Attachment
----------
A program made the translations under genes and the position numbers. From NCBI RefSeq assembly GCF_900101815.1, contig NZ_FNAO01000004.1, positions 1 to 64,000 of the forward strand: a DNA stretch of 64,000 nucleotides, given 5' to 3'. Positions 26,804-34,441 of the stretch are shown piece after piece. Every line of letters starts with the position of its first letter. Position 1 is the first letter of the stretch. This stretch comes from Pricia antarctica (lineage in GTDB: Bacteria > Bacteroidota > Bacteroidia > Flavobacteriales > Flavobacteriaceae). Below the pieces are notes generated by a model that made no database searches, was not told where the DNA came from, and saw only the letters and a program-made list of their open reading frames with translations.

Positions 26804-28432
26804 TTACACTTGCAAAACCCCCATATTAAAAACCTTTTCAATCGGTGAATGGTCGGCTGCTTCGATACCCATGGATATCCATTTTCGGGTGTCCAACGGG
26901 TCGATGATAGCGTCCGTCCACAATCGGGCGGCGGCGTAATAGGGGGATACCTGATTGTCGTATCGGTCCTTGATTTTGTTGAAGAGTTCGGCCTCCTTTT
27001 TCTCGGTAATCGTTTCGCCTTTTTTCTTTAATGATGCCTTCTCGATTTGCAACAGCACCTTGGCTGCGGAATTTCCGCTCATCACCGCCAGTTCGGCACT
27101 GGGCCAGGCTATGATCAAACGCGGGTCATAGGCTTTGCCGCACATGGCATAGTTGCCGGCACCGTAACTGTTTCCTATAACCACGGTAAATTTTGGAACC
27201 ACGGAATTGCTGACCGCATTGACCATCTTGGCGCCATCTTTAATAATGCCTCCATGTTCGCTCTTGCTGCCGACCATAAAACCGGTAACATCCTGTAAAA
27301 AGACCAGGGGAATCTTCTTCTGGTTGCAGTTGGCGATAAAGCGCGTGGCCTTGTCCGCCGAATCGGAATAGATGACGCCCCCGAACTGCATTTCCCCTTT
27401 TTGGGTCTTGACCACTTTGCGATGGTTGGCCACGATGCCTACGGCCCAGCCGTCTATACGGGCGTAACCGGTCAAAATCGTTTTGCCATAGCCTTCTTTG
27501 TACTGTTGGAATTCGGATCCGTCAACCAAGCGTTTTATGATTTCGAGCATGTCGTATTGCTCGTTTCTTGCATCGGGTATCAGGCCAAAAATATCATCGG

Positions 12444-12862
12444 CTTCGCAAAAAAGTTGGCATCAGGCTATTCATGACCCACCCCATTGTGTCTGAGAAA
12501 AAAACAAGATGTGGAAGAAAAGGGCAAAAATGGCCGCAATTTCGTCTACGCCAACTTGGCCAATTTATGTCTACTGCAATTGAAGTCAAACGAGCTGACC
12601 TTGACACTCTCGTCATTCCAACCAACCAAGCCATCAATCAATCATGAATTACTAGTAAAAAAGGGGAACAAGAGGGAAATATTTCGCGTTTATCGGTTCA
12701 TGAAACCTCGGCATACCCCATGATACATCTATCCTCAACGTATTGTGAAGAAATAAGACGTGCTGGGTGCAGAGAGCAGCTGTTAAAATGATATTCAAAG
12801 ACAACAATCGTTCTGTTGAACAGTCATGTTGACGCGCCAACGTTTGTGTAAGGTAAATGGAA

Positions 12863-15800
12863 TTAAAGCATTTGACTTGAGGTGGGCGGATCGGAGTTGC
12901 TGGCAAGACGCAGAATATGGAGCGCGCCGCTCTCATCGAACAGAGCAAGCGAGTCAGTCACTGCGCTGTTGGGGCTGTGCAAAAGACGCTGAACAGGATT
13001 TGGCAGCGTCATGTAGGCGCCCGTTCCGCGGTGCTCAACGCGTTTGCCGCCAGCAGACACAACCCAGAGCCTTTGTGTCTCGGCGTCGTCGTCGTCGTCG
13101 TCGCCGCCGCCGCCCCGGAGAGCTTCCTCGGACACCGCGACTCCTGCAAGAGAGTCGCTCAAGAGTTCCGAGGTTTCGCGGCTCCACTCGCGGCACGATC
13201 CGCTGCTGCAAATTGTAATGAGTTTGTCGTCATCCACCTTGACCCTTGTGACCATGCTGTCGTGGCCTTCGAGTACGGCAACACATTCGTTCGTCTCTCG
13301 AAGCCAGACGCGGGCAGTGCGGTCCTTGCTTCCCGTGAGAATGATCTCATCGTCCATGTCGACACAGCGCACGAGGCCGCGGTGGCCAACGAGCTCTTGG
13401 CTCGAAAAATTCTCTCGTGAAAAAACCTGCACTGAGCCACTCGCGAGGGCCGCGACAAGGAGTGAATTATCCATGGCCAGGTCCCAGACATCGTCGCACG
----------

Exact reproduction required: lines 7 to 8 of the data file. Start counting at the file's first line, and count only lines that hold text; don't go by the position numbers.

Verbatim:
27201 ACGGAATTGCTGACCGCATTGACCATCTTGGCGCCATCTTTAATAATGCCTCCATGTTCGCTCTTGCTGCCGACCATAAAACCGGTAACATCCTGTAAAA
27301 AGACCAGGGGAATCTTCTTCTGGTTGCAGTTGGCGATAAAGCGCGTGGCCTTGTCCGCCGAATCGGAATAGATGACGCCCCCGAACTGCATTTCCCCTTT